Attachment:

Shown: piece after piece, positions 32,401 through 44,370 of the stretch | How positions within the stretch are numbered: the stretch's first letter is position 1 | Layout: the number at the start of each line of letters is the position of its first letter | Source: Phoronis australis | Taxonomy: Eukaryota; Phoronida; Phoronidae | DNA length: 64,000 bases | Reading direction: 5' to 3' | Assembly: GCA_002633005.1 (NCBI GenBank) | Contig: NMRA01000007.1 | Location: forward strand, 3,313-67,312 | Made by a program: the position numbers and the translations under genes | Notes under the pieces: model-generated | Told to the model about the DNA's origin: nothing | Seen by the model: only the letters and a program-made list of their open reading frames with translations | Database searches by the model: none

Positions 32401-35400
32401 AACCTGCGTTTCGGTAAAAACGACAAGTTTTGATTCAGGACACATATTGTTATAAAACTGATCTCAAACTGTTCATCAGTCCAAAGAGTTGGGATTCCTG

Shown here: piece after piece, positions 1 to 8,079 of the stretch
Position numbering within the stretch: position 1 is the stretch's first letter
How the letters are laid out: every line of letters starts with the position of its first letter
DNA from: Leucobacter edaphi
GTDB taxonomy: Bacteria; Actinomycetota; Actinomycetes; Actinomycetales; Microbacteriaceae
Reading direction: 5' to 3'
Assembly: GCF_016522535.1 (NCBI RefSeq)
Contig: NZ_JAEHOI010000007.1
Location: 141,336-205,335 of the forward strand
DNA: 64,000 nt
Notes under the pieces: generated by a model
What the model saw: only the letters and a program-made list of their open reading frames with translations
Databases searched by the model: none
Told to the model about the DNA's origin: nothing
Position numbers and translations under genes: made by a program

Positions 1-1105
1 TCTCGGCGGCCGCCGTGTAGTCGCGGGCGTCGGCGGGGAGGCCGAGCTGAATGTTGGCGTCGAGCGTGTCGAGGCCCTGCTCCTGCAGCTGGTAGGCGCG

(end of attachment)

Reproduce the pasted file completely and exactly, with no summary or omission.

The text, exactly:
Shown: piece after piece, positions 32,401 through 44,370 of the stretch | How positions within the stretch are numbered: the stretch's first letter is position 1 | Layout: the number at the start of each line of letters is the position of its first letter | Source: Phoronis australis | Taxonomy: Eukaryota; Phoronida; Phoronidae | DNA length: 64,000 bases | Reading direction: 5' to 3' | Assembly: GCA_002633005.1 (NCBI GenBank) | Contig: NMRA01000007.1 | Location: forward strand, 3,313-67,312 | Made by a program: the position numbers and the translations under genes | Notes under the pieces: model-generated | Told to the model about the DNA's origin: nothing | Seen by the model: only the letters and a program-made list of their open reading frames with translations | Database searches by the model: none

Positions 32401-35400
32401 AACCTGCGTTTCGGTAAAAACGACAAGTTTTGATTCAGGACACATATTGTTATAAAACTGATCTCAAACTGTTCATCAGTCCAAAGAGTTGGGATTCCTG

Shown here: piece after piece, positions 1 to 8,079 of the stretch
Position numbering within the stretch: position 1 is the stretch's first letter
How the letters are laid out: every line of letters starts with the position of its first letter
DNA from: Leucobacter edaphi
GTDB taxonomy: Bacteria; Actinomycetota; Actinomycetes; Actinomycetales; Microbacteriaceae
Reading direction: 5' to 3'
Assembly: GCF_016522535.1 (NCBI RefSeq)
Contig: NZ_JAEHOI010000007.1
Location: 141,336-205,335 of the forward strand
DNA: 64,000 nt
Notes under the pieces: generated by a model
What the model saw: only the letters and a program-made list of their open reading frames with translations
Databases searched by the model: none
Told to the model about the DNA's origin: nothing
Position numbers and translations under genes: made by a program

Positions 1-1105
1 TCTCGGCGGCCGCCGTGTAGTCGCGGGCGTCGGCGGGGAGGCCGAGCTGAATGTTGGCGTCGAGCGTGTCGAGGCCCTGCTCCTGCAGCTGGTAGGCGCG